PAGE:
SEFA Donations: Goshen Secure Center staff donated more than $4,500 to charities of their choice as part of the State Employee Federation Appeal program.

(L to R: Darrin Culver, Jackie Maclutsky, Tammy Eriksen, Tracey Turner, Chris Slater, Danielle Waring, Sharon Salisbury, and Bob Kelly were among more than 20 DCCS Albany Regional Office staff who donated to the Adopt-a-Family and Adopt-a-Senior campaigns.)

“Events like this help us to realize what this season is truly about,” ARO Child Care Licensor Danielle Waring said. “We were honored to help the people in our community."

New Language Assistance Resources Available: Did You Get Yours?

When a caller needs help in a language other than English, Valerie Van Antwerp knows just what to do.

First, she politely tells the caller she will get assistance. Then, she hits the conference button (at left) on her phone and dials the number for Language Line. Once an interpreter picks up, Van Antwerp hits the conference button a second time to add the caller.

Lastly, she stays on the line to answer the caller’s questions through the interpreter.

(At right: Valerie Van Antwerp developed her own "cheat sheet" for Ombudsman staff. PIO has done the same for the entire agency.)

“The process is pretty easy,” said Van Antwerp, Assistant to Director of the Office of the Ombudsman. “The best thing to do is practice with your co-workers in the office.” 

Between October 1, 2014 and September 30, 2015, OCFS fielded close to 11,000 calls from individuals who are Limited English Proficient (LEP). Calls came in more than 50 different languages, from Albanian and Arabic to Urdu and Uzbeck.

New Tools

To help OCFS staff better serve the estimated 2.5 million LEP New Yorkers, the OCFS Public Information Office (PIO) recently prepared two important new Language Access Resources. 

Last month, all staff members should have received a wallet-size card outlining the steps to reach an interpreter.

In addition, frontline call-takers should have received an 8 ½ x 11 desk aid (at left)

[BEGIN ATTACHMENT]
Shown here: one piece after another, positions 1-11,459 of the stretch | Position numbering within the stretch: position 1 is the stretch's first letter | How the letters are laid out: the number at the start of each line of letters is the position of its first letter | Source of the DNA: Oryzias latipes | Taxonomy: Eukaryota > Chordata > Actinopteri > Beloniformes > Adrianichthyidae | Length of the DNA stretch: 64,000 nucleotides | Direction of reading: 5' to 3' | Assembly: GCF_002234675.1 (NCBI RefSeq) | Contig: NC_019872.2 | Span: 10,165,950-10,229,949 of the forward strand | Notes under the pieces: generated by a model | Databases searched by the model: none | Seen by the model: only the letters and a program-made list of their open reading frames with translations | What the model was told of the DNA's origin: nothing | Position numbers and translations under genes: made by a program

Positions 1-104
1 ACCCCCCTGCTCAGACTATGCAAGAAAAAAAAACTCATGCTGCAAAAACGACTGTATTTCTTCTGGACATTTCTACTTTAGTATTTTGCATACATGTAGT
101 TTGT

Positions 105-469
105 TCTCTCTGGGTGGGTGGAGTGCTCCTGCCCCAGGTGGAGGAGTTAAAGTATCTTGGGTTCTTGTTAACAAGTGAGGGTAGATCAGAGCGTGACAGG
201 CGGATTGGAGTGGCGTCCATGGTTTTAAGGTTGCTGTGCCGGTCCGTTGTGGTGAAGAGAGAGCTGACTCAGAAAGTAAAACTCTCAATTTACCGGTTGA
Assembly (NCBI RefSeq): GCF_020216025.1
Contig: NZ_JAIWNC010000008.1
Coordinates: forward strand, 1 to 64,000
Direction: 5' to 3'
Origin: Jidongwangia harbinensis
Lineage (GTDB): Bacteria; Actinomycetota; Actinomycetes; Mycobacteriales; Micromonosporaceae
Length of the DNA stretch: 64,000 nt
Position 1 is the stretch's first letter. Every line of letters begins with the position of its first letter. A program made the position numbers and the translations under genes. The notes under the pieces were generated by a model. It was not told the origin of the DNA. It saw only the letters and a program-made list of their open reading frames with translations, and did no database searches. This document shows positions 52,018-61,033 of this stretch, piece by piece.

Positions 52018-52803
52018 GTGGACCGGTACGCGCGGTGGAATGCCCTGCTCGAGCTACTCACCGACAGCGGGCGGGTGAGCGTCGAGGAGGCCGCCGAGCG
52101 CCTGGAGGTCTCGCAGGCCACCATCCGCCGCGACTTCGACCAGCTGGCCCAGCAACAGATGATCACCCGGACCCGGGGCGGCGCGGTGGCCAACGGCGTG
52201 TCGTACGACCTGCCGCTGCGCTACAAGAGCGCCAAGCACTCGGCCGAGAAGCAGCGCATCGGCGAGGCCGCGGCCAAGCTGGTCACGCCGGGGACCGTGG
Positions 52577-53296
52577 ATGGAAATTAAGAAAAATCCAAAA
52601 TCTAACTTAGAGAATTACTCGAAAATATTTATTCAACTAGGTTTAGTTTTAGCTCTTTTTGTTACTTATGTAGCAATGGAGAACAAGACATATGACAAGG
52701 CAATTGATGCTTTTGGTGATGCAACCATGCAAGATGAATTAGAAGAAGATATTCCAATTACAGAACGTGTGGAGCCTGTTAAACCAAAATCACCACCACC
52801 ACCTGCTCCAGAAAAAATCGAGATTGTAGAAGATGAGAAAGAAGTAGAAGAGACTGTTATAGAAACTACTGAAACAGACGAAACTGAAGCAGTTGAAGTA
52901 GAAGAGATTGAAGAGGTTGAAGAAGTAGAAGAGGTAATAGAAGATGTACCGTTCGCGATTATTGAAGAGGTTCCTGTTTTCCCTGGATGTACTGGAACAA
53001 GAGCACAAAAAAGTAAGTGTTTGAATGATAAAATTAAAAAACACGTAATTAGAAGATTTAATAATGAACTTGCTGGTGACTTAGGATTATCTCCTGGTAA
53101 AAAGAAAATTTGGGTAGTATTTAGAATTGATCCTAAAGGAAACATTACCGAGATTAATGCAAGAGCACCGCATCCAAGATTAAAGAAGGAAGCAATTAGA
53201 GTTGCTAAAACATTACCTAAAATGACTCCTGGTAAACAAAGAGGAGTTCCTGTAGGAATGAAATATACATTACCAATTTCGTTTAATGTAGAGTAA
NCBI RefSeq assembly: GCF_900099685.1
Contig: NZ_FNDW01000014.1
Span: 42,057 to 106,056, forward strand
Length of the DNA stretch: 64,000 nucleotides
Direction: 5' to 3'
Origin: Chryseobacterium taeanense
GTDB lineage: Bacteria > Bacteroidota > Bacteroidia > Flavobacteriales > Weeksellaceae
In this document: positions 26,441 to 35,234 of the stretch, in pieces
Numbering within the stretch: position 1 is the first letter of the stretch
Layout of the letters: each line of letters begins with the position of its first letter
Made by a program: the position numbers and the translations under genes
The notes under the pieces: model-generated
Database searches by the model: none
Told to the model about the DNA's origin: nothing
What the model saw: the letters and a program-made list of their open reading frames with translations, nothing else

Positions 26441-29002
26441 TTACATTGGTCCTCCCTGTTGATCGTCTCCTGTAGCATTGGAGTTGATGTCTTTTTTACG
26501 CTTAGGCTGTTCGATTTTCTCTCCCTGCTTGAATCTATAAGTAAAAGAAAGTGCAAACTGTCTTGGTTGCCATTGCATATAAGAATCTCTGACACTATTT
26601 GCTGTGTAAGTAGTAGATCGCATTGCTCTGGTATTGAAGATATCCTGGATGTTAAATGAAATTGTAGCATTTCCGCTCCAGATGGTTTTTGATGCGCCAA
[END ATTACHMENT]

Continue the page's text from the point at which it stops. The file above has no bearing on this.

Be sure to ask your supervisor for your office's secure, six-digit Client ID and keep it in a safe place.

"There is no greater tool in our belts than these cards that assist us daily to fulfill our mission," said Brian Daniels, Associate Commissioner of the New York State Commission for the Blind. "They also remind us that our work is critical to many -- no matter their preferred language."

PIO has a full supply of 8 ½ x 11 desk aids still available. If you would like one, or if you have questions about language access, please email mery.rosendorn@ocfs.ny.gov.

A Story of Perseverance

The young men on Highland Residential Center’s varsity basketball team know the agony of defeat.

Heckled by some spectators because of who they are and where they’re from, the youth struggled to build confidence and self-esteem at the start of the season.

“They came in feeling like they failed their parents and failed in society,” Head Coach Nate Lassic said. “They’ve been told that they would never amount to anything.”

But through it all, Lassic (at right) and Assistant Coaches Jason Thompson and Ed Campbell stressed to their young Highland Hawks the importance of never giving up.

“If you work hard,” they said over and over, “you will succeed.”

So when the final seconds ticked off the clock in Highland’s 56 – 54 win in the Drive Sports Championship Game late last year, sealing the team’s first-ever championship, the players realized their coaches were right all along.

“They were overwhelmed with emotion,” Lassic said. “We know we can achieve anything if we put in the work to succeed. We will succeed because we proved it here today on this court.”

And they can prove it elsewhere, too. The coaches are encouraging their players to apply the same principle of hard work in the classroom.

“We have used basketball as a motivation to hopefully give our youth other opportunities to succeed once released from OCFS and back into the community,” Lassic said.

Thanks in part to the coaches who never stopped believing in them, these young men are already on their way to even more success – both on and off the basketball court.

One youth is attending community college starting this month. Another is expecting to finish high school and is hoping to land a scholarship. Still others are planning their next move.

No matter where they go or what they do, the Hawks have set a precedent for others to follow.

“We can now show future youth our accomplishments, which will make it easier for them to make the transition from being considered failures to winners,” Lassic said, “because this team has paved the way.”

Until Next Time...

Thank you for reading the January 2016 edition of the OCFS Newsletter. If you have a story suggestion for future editions, email craig.smith@ocfs.ny.gov